The Digital Skeptic: Teens Are Web-Addicted, but Digital Illiterates
The biggest software simpleton of all, of course, is Microsoft(MSFT) . Its latest OS, Windows 8, jettisons the most profitable and complex user interface of all time -- the desktop and pull-down windows -- for the stripped-down tile-based "Metro" interface. Simplicity seems to also now define the Microsoft culture. The word "simple" appears no less than nine times in a single blog post by Steven Sinofsky, president of the Windows and Windows Live division.
Serious visual-effects packages are stepping down the simpleton software highway as well. Take San Rafael, Calif.-based Autodesk(ADSK) .
"They make a visual manipulation tool called Maya," Bae says. "And the new package has automatic features for animating hair. That used to be a specialist's job. But nobody wanted to deal with it. The idea was to make it easy enough for a nontechie to use."
Dozens of photo apps also vie to be the super-simplest. The most impressive, to me, is Trey Ratcliff's 100 Cameras In 1. This smartphone photo tool boils photography down into anybody-can-chew bites. According to Ratcliff's travel site, StuckinCustoms.com, this app was recently downloaded 1 million times.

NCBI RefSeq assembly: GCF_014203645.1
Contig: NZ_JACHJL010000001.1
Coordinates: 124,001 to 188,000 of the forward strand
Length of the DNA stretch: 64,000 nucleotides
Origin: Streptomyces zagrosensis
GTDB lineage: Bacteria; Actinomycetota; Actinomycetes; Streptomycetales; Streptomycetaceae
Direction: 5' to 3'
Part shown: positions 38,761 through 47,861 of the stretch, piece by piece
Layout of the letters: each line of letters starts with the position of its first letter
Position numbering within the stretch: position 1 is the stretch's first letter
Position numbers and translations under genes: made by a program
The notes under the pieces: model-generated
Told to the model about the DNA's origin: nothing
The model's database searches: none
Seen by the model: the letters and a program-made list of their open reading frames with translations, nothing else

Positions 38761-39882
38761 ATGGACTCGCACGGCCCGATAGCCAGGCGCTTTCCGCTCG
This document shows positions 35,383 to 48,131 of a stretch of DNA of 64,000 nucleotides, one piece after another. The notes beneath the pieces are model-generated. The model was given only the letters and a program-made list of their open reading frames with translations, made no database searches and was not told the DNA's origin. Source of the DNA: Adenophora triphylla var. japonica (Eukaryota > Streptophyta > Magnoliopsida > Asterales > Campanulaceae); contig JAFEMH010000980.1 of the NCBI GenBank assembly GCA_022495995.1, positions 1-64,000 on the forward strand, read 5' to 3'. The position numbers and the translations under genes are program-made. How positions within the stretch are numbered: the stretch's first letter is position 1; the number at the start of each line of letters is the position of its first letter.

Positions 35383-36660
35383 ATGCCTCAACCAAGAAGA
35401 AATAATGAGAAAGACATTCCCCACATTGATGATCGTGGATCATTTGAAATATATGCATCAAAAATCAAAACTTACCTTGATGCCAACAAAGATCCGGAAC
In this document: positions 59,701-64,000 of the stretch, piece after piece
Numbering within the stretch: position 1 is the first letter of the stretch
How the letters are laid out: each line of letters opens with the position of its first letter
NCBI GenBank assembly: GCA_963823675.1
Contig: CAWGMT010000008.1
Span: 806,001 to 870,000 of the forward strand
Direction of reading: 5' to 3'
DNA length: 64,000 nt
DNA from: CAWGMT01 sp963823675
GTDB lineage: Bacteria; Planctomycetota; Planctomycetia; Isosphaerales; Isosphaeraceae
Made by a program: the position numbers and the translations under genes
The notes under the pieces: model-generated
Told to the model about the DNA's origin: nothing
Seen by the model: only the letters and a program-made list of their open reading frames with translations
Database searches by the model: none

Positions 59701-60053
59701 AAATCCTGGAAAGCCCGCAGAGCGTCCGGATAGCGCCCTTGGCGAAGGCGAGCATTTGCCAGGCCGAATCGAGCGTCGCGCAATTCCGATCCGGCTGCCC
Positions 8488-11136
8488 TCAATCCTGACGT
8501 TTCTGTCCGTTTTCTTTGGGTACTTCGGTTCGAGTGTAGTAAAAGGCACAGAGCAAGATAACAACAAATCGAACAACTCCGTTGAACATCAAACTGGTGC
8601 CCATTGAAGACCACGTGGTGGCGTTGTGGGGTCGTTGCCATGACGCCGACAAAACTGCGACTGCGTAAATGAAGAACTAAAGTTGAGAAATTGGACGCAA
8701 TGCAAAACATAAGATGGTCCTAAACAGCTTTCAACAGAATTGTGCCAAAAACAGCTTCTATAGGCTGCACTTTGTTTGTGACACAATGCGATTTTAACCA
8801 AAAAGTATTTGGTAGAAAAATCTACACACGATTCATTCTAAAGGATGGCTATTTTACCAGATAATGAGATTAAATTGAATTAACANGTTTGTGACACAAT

And let's not forget the most lucrative app -- not photo app, but app -- of all time: Instagram. This photo-tweaking tool, which does little more than share a picture made from a few preset image setups, fetched close to $1 billion from Facebook earlier this year.
"All Instagram does is replicate what photographers already do," Bae says. "And make it so simple anybody can use it."
App margins squeezed
The investor pain looming with the breaking wave of digital illiteracy is significant. First, this new generation of low-functioning computer users will almost certainly require near full-time handholding from software vendors -- which will not be cheap.
"It has gotten to the point now that if it takes something basic like a password, they can't figure it out," Bae said of his students. How will the average Macbook user deal with a problem? Go down to the Genius Bar and stand in line for two hours?
You can just hear the margin being ground from software vendors' bottom line.